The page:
6. Allocate Specific Times to Tasks You Might Procrastinate
Dawson Trotman, author and founder of The Navigators, observed, “The greatest time wasted is
the time getting started.” Haven’t you found that to be true? The hardest part of writing a letter is
penning the first line. The hardest part of making a tough phone call is picking up the receiver and
dialing the number. The most difficult part of practicing the piano is sitting down at the keyboard.
It’s the start that often stops people.
This week try scheduling a specific time for something you don’t like doing. For example, if dealing
with difficult people is a regular part of your job, but you tend to avoid doing it, then schedule a set
time for it. Maybe the best time would be between two and three o’clock every day. Treat it like an
appointment, and when three o’clock rolls around, stop until tomorrow.
7. Remember, Preparation Includes Doing
One of the questions I often hear concerns writing. Young leaders frequently ask me how I got start-
ed, and I tell them about my first book, Think on These Things. It’s a small book comprised of many
three-page chapters, but it took me nearly a year to write it. I remember many nights when I spent
hours scribbling on a legal pad only to have a few sentences to show for my effort.
“I want to sell a lot of books and influence a lot of people like you do,” these young leaders will
“That’s great,” I’ll answer. “What have you written?”
“Well, nothing yet” is typically the response.
“Okay,” I say. “What are you working on?” I ask the question hoping to give some encour-
“Well, I’m not actually writing yet, but I have a lot of ideas,” they’ll say, explaining that they hope
they’ll have more time next month or next year or after they get out of school. When I hear an an-
swer like that, I know that it will never happen. Writers write. Composers compose. Leaders lead.
You must take action in order to become who you desire to be. Novelist Louis L’Amour, who wrote
more than one hundred books and sold more than 230 million copies, advised, “Start writing, no
matter about what. The water does not flow until the faucet is turned on.”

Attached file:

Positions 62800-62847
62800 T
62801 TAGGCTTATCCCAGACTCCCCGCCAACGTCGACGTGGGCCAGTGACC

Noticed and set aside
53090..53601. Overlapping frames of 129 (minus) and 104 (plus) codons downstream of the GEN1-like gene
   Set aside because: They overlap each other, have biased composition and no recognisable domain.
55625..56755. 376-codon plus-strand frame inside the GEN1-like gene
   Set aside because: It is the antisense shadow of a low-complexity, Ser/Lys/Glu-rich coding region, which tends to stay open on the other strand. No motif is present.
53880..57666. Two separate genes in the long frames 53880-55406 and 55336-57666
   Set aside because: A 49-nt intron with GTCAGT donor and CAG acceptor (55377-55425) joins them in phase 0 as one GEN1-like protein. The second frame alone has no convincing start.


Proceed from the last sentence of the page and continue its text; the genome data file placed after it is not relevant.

What are you currently neglecting that is preventing your talent from becoming activated? Is it a
decision you should be making? A problem you should be solving? A possibility you should be
examining? A project you should be starting?A goal you should be reaching? An opportunity you
should be seizing? A dream you should be fulfilling? Figure out what it is and determine to tackle
it using the steps outlined in the chapter:
1. Define it.
2. Divide it into categories.
_________________ _________________ _________________ _________________ _________________ _________________ _________________ _________________ _________________ _________________ _________________ _________________ _________________ _________________ _________________ _________________ _________________ _________________ _________________ _________________ _________________
3. Prioritize it by importance. (Number 1, 2, 3, etc.)
Order it by sequence. (List what three things need to be done first.)
_________________ _________________ _________________ _________________ _________________ _________________
4. Assign it by abilities. Accomplish it by teamwork. (Write the name of the person who is best
equipped to lead or complete the task next to each item. You may need to build your team.)
Desire isn’t enough. Good intentions aren’t enough. Talent isn’t enough. Success requires initia-
tive. Michael E. Angier, founder of Success Net, stated, “Ideas are worthless. Intentions have no
power. Plans are nothing… unless they are followed with action. Do it now!”